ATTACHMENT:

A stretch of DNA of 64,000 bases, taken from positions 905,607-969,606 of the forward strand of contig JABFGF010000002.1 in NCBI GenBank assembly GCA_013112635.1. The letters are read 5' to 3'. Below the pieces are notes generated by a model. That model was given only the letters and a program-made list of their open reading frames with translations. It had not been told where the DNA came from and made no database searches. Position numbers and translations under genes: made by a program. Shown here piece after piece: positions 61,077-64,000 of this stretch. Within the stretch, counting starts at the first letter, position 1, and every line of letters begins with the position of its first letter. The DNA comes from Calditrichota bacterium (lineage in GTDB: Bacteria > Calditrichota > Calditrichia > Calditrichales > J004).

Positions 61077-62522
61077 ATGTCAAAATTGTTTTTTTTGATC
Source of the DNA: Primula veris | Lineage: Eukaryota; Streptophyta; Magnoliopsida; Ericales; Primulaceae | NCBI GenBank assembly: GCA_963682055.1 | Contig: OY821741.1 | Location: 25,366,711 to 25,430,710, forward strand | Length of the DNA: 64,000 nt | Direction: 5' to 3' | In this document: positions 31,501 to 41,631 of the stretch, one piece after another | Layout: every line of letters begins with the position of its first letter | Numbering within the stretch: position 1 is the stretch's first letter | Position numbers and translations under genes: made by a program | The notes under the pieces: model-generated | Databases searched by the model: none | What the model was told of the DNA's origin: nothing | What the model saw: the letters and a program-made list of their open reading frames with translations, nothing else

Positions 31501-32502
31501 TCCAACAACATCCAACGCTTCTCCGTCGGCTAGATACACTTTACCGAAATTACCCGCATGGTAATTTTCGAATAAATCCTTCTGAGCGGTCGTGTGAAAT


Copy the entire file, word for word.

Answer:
A stretch of DNA of 64,000 bases, taken from positions 905,607-969,606 of the forward strand of contig JABFGF010000002.1 in NCBI GenBank assembly GCA_013112635.1. The letters are read 5' to 3'. Below the pieces are notes generated by a model. That model was given only the letters and a program-made list of their open reading frames with translations. It had not been told where the DNA came from and made no database searches. Position numbers and translations under genes: made by a program. Shown here piece after piece: positions 61,077-64,000 of this stretch. Within the stretch, counting starts at the first letter, position 1, and every line of letters begins with the position of its first letter. The DNA comes from Calditrichota bacterium (lineage in GTDB: Bacteria > Calditrichota > Calditrichia > Calditrichales > J004).

Positions 61077-62522
61077 ATGTCAAAATTGTTTTTTTTGATC
Source of the DNA: Primula veris | Lineage: Eukaryota; Streptophyta; Magnoliopsida; Ericales; Primulaceae | NCBI GenBank assembly: GCA_963682055.1 | Contig: OY821741.1 | Location: 25,366,711 to 25,430,710, forward strand | Length of the DNA: 64,000 nt | Direction: 5' to 3' | In this document: positions 31,501 to 41,631 of the stretch, one piece after another | Layout: every line of letters begins with the position of its first letter | Numbering within the stretch: position 1 is the stretch's first letter | Position numbers and translations under genes: made by a program | The notes under the pieces: model-generated | Databases searched by the model: none | What the model was told of the DNA's origin: nothing | What the model saw: the letters and a program-made list of their open reading frames with translations, nothing else

Positions 31501-32502
31501 TCCAACAACATCCAACGCTTCTCCGTCGGCTAGATACACTTTACCGAAATTACCCGCATGGTAATTTTCGAATAAATCCTTCTGAGCGGTCGTGTGAAAT